So what exactly do genetic pest management techniques do?

Depending on the design of the transgene, these GPM strategies can have different effects on their target pest population. Population suppression strategies aim to reduce pest densities or eradicate them completely, for example removing an invasive rat population from a Pacific island. Alternatively, population replacement strategies aim to modify a wild pest in order to eliminate an undesirable effect, without necessarily altering its population size. Such a strategy could involve reducing the vectorial capacity of a wild mosquito population through the release of individuals carrying a pathogen blocking transgene.”

Transgene persistence

Once a transgene is present in a population, is the change irreversible? If we change something, have we changed nature forever?

“…both population suppression and replacement strategies may vary in the extent to which their transgenes persist or spread in a target population. In self-limiting strategies, transgenes are expected to disappear from a wild population unless maintained by the periodic release of additional engineered pests. In a sense, this approach is similar to biopesticides that may require multiple applications against a target population. Conversely, in self-sustaining strategies, transgenes are expected to persist indefinitely, potentially increasing in allele frequency within the target population and/ or spreading to populations beyond the initial release area.”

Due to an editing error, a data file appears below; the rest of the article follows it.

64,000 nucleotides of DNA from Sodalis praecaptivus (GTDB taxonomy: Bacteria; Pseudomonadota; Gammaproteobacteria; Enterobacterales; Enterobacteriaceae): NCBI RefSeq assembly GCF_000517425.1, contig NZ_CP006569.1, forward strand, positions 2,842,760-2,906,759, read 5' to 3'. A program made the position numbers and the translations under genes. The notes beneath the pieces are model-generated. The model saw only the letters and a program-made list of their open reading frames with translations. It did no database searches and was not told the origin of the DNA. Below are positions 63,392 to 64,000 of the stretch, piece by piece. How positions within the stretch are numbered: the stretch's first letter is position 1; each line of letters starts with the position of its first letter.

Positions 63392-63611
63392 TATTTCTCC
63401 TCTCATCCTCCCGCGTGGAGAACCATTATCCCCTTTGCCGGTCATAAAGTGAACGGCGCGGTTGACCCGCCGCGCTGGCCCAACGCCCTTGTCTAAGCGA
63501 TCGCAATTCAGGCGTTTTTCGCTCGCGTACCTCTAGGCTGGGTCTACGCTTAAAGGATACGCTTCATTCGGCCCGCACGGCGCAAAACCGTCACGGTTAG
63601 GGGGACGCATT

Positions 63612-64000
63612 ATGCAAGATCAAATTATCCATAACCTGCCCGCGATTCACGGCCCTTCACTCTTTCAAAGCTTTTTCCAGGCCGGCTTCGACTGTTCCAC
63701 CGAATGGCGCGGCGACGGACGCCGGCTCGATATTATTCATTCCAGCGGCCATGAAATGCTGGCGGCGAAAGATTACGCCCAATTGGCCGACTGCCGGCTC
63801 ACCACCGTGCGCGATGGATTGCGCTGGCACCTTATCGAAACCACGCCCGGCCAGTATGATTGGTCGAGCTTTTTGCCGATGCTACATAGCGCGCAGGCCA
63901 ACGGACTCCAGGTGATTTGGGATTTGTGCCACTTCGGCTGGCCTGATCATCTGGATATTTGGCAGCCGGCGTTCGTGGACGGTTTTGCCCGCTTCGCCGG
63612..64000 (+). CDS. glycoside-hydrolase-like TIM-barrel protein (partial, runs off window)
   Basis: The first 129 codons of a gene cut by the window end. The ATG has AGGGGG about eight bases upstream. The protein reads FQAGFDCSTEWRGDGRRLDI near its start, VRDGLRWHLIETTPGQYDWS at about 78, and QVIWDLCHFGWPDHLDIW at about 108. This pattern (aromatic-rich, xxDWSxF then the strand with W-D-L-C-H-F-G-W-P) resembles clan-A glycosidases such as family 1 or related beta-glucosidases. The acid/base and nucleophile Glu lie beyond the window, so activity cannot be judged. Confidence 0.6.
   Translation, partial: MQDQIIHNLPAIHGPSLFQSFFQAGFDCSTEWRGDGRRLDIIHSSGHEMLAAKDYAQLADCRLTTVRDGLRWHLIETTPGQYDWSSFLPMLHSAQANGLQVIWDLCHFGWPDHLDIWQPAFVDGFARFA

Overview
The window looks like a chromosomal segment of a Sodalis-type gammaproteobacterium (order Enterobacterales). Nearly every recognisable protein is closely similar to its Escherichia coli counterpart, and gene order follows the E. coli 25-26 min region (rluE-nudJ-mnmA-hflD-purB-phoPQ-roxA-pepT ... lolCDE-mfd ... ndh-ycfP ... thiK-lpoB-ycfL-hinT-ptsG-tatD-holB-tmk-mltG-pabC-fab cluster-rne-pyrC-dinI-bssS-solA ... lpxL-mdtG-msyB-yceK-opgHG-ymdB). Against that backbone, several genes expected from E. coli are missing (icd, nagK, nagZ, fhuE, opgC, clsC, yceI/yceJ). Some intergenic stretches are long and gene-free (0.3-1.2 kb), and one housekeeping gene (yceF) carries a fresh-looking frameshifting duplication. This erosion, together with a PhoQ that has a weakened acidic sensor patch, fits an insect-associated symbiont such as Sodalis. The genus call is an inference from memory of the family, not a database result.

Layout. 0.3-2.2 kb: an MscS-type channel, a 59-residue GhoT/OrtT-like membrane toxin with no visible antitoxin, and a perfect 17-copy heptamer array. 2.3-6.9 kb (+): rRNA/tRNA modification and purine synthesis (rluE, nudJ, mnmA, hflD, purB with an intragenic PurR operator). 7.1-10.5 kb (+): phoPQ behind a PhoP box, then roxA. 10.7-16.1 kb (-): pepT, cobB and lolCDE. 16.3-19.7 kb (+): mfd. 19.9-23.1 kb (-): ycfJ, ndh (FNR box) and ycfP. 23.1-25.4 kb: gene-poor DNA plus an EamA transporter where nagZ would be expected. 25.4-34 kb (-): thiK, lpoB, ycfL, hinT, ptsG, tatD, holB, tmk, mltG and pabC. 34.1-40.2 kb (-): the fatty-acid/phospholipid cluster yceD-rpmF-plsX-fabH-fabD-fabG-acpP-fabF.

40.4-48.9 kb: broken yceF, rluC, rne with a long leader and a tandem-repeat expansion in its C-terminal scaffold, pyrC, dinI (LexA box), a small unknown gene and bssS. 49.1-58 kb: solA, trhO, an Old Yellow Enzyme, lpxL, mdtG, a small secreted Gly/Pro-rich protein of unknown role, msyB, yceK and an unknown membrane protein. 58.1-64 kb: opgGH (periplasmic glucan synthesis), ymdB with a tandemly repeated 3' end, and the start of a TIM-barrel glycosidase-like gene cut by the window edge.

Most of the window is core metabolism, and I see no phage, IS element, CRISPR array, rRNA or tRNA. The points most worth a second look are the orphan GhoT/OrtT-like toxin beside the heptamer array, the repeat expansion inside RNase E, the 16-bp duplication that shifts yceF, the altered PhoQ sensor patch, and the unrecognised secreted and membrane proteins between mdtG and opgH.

A truck driving on a road covered in a swarm of locust
Outbreak of desert locust (Schistocerca gregaria) in southwestern Morocco. Image credit: Magnus Ullman (via Wikimedia Commons).

Limited persistence seems like a good idea…

“A benefit of this limited persistence is that the deployment of self-limiting systems is inherently reversible: if unintended consequences were to arise from a release programme, the target population could be allowed to return to its unmodified state simply through the cessation of releases.”

So what are the disadvantages?

“Under some circumstances, the frequent releases typically required by self-limiting systems may be ecologically inappropriate or cost prohibitive. This could be the case where the adult release stage is itself damaging (e.g. some coleopteran and mammalian pests) or where the target species is difficult or expensive to rear in large numbers.”

It does, admittedly, take a bit of a mind-shift to consider breeding up and releasing pests in large numbers as a way of getting rid of their wild-born relatives. What are the alternatives to ongoing releases of transgene pests?

Selfish genes

“Self-sustaining strategies overcome these issues through engineering transgenes that persist in and spread through the population into which they are introduced. The control phenotype is therefore disseminated through a pest population by the autonomous ‘selfish’ behaviour of the transgene itself. All self-sustaining strategies are based on synthetic, selfish genetic elements (‘gene-drive systems’) that bias reproductive outcomes in their favour such that they are preferentially inherited and spread (drive) through a population.”